What Is Equity?

Put simply, equity is ownership of an asset of value. Ownership is created when the owner contributes to the financing of the asset purchase. Another way to finance the asset purchase is with debt.

The amount of equity used to purchase an asset is relative to the amount of debt. This is referred to as “the equity position.”

Types of Equity

There are various types of equity, depending on how the term is used.

  • In investing, equity refers to stock as ownership in a corporation.

  • In corporate finance, equity (more commonly referred to as shareholders’ equity) refers to the amount of capital contributed by the owners. Put another way, equity is the difference between a company’s total assets and total liabilities.

In real estate, equity refers to the difference between a property’s market value and the debt owed on the property.

Shareholders' Equity

Shareholders' equity is how much of a company’s net assets belong to shareholders.

How to Calculate Shareholders' Equity

You can calculate shareholders' equity by using the company balance sheet.

On this sheet, there are three essential components:

  • Assets - what a company has

  • Liabilities - what a company owes

  • Equity - what a company owns: the book value of shareholder capital (what shareholders have contributed to purchasing the assets).

Shareholders' Equity Formula

Equity represents a proportionate share of a company’s assets and earnings.

You can find shareholders' equity by using the following formula:

Shareholder equity formula

Example of Shareholder Equity

Let’s use the following company balance sheet to calculate total shareholder equity:

Shareholder equity report example

$6,500,000 (Assets)- $4,000,000 (Liabilities) = $2,500,000 (Shareholder Equity)

You can refer to the bottom of the balance sheet to see that this is true.

Shareholder equity report

Market Value vs. Book Value

Market value is the value of company assets, liabilities, and shareholder equity as traded in the market on a particular date. This price moves up and down as shares trade, which is why it’s often preferred by investors as the most current value.

Book value is the value of a company reported on the balance sheet. The report uses accounting standards to value assets, liabilities, and equity. The amount of shareholder equity reported on the balance sheet is defined as the book value of shareholder capital.

Both of these numbers are used by investors and shareholders to determine value. It is important to understand that the book value of shareholder equity represents the company’s net worth. Remember: Shares are only worth what buyers are willing to pay for them, which could be more or less, depending on the market.

Investing and Shareholders' Equity

It’s important to know how equity value works in relation to investing. When a company is profitable, the value of equity – both the book value and the market value – can be expected to go up. When a company has experienced a loss, equity goes down.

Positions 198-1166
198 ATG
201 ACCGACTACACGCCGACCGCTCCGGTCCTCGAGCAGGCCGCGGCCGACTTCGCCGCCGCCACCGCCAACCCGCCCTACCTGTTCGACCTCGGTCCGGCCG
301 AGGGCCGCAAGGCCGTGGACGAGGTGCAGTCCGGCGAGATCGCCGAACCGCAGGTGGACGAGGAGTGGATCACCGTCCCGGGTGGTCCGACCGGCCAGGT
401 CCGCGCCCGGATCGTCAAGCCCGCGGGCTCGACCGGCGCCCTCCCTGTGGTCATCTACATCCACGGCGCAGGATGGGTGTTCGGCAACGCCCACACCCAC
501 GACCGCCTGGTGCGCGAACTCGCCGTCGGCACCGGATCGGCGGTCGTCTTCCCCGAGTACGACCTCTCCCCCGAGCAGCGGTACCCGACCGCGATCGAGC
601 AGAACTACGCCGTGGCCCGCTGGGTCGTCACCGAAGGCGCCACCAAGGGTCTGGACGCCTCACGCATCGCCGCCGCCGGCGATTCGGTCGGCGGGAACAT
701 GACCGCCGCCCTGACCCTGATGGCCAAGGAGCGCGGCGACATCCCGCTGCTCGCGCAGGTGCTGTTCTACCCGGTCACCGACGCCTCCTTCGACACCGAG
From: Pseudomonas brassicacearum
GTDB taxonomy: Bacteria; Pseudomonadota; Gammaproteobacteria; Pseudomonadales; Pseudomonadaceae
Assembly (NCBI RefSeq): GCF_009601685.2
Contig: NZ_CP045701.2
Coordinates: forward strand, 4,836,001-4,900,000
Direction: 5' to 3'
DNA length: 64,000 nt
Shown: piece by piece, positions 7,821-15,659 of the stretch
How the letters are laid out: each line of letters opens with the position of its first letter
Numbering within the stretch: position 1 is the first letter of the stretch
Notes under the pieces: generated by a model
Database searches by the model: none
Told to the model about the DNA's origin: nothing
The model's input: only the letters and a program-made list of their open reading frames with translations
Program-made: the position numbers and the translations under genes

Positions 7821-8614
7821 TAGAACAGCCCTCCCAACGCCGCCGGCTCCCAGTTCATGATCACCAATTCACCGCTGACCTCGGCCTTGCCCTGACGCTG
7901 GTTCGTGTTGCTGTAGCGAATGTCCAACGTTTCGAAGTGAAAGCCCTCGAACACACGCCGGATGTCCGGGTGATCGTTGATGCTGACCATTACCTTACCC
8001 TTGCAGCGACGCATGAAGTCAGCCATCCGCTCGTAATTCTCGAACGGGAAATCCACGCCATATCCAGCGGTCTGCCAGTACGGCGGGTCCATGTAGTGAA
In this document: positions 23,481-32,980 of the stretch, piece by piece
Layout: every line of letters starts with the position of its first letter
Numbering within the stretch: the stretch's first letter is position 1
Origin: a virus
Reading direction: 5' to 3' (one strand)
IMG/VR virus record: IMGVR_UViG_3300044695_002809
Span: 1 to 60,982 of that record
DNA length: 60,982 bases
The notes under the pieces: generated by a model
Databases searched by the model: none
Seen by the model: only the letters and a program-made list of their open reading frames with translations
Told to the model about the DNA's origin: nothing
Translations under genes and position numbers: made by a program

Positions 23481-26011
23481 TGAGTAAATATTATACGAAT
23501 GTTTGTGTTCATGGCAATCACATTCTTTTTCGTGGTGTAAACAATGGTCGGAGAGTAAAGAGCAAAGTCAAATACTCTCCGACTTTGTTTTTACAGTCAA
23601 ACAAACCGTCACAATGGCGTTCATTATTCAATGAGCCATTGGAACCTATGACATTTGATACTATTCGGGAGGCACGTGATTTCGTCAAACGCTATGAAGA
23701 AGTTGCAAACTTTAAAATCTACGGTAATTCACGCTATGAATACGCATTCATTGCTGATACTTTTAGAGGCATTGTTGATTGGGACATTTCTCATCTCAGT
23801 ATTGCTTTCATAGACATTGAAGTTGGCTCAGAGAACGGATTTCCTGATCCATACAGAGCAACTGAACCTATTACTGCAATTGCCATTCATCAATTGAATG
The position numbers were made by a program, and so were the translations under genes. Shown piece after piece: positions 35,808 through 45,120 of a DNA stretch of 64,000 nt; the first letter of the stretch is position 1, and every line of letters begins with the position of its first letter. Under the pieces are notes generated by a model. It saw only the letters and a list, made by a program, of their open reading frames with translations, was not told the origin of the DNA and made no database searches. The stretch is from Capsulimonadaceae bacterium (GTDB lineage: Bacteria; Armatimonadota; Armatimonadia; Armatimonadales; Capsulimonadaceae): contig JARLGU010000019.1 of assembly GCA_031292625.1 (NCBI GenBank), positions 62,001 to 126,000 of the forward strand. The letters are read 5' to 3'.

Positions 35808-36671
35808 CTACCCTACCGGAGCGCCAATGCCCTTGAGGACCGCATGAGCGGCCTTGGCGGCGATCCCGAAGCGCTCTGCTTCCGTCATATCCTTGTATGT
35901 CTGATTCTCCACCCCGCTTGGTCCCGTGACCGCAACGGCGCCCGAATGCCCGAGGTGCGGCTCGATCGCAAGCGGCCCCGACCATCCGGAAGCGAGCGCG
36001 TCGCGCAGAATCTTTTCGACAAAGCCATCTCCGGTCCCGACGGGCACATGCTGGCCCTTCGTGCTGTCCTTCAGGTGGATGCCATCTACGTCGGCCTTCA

Stocks and Shares: How They Relate to Equity

How do stocks and shares relate to equity for investors?

A stock represents a portion (or share) of a company. When you purchase stocks, you have equity (value) in that company. There are two common types of equities, both representing an ownership interest in a corporation:

A company only has a certain amount of shares to sell, outlined in its corporate charter. When a company decides to sell additional shares to new or existing shareholders, this is sometimes referred to as “raising equity.”

Equity entitles the owner of a share(s) to vote on certain matters. Each company has certain shareholder rights but generally, the voting is done in proportion to the number of shares owned. The company’s articles of incorporation determine the number of votes each share is entitled to.

Other Common Equity Examples

Shareholder equity and equity in stocks are only two types. Other equity types include:

Home Equity

When you own a home, the equity is your investment in said home. This initial investment is typically done as a downpayment and you borrow the rest with a mortgage. As you pay down the mortgage debt, your equity (share of ownership) becomes a larger share of the home’s value. Assuming you take on no new debt, If the home’s value increases, so does your home equity. But if the home’s value drops, your equity does the same.

When you sell, ideally, you’ve built home equity and made money beyond the initial investment.

Related: 5 Key Terms to Know Before Getting a Mortgage

Personal Equity

Personal equity is the amount of wealth-building equity that an individual has. A person can own assets that provide a return, such as investments in securities or income properties. Personal equity is the total combined value of these assets, minus any debt financing you may have used.

Related: 8 Steps to Prepare for a Personal Financial Crisis

Brand Equity

Brand equity is the added value (in the form of a higher price) that consumers are willing to pay, based solely on the name associated with a product or service. Companies usually pay a higher premium to work with brands that have high brand equity.

Private Equity

Private equity is a direct investment in shares of private companies. These shares are not publicly traded since most private equity funding comes from private equity firms. To obtain funding for investments, these firms are in partnerships with wealthy individuals, investment banks, endowments, pension funds, insurance companies, and even corporations.

Why Equity Is Important

Equity is an important term to understand for both personal investing, real estate purchases, and company shareholders. Comparing this ownership value metric over time indicates growth or loss, and changes in your own or your investment’s net worth.